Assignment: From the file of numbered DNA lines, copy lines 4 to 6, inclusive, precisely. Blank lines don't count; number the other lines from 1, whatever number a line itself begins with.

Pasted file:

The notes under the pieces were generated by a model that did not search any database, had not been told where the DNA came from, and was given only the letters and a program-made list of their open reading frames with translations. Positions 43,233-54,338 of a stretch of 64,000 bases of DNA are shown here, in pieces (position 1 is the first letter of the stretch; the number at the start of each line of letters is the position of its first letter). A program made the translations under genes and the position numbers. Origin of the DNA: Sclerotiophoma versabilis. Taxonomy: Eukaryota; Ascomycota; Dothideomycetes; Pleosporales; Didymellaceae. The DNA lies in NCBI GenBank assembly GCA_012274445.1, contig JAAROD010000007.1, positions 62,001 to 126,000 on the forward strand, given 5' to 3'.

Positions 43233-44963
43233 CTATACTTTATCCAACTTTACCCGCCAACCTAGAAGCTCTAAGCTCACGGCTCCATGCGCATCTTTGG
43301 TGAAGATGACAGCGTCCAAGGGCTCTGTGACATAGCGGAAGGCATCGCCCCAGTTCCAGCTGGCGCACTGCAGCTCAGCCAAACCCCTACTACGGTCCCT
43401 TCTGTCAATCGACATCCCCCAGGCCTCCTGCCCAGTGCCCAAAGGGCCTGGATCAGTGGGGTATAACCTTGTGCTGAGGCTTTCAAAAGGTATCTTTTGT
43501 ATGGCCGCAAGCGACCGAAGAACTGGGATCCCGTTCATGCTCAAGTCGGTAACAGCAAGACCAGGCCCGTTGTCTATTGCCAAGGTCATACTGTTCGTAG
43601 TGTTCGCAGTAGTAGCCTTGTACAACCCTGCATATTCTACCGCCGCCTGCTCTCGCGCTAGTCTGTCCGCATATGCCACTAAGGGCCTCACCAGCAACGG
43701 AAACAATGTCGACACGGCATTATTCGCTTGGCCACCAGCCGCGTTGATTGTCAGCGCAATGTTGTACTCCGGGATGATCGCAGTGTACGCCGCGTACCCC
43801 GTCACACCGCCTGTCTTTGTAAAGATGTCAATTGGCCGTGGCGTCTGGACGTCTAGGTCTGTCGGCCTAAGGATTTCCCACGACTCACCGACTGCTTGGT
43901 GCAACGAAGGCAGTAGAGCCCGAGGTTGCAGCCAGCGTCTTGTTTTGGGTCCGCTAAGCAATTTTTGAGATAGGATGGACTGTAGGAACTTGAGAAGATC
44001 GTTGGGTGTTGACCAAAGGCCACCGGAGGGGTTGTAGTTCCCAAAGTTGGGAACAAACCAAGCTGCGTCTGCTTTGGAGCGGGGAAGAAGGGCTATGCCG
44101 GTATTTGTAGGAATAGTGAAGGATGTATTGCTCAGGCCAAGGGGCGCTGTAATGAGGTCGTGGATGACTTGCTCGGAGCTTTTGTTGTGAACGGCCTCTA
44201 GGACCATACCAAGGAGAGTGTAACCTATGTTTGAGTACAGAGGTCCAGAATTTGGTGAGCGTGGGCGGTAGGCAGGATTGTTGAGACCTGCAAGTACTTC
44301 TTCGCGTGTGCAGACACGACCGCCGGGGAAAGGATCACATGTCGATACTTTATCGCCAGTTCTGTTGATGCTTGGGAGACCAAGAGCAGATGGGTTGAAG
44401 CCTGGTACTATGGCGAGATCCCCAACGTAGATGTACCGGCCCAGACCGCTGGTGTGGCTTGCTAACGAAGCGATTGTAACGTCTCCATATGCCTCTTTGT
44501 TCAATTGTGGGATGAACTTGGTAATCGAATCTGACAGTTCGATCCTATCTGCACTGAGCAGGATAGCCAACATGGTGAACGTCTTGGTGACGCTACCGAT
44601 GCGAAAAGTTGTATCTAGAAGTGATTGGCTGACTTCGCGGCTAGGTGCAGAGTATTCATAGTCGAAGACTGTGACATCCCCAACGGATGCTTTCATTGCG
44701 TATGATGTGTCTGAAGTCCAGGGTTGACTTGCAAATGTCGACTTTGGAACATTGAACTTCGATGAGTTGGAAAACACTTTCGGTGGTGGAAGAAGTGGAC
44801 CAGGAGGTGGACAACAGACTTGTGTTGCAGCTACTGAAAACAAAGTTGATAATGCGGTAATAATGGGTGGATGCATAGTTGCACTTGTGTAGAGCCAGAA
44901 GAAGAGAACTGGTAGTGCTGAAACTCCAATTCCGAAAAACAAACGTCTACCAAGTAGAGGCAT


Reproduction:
43301 TGAAGATGACAGCGTCCAAGGGCTCTGTGACATAGCGGAAGGCATCGCCCCAGTTCCAGCTGGCGCACTGCAGCTCAGCCAAACCCCTACTACGGTCCCT
43401 TCTGTCAATCGACATCCCCCAGGCCTCCTGCCCAGTGCCCAAAGGGCCTGGATCAGTGGGGTATAACCTTGTGCTGAGGCTTTCAAAAGGTATCTTTTGT
43501 ATGGCCGCAAGCGACCGAAGAACTGGGATCCCGTTCATGCTCAAGTCGGTAACAGCAAGACCAGGCCCGTTGTCTATTGCCAAGGTCATACTGTTCGTAG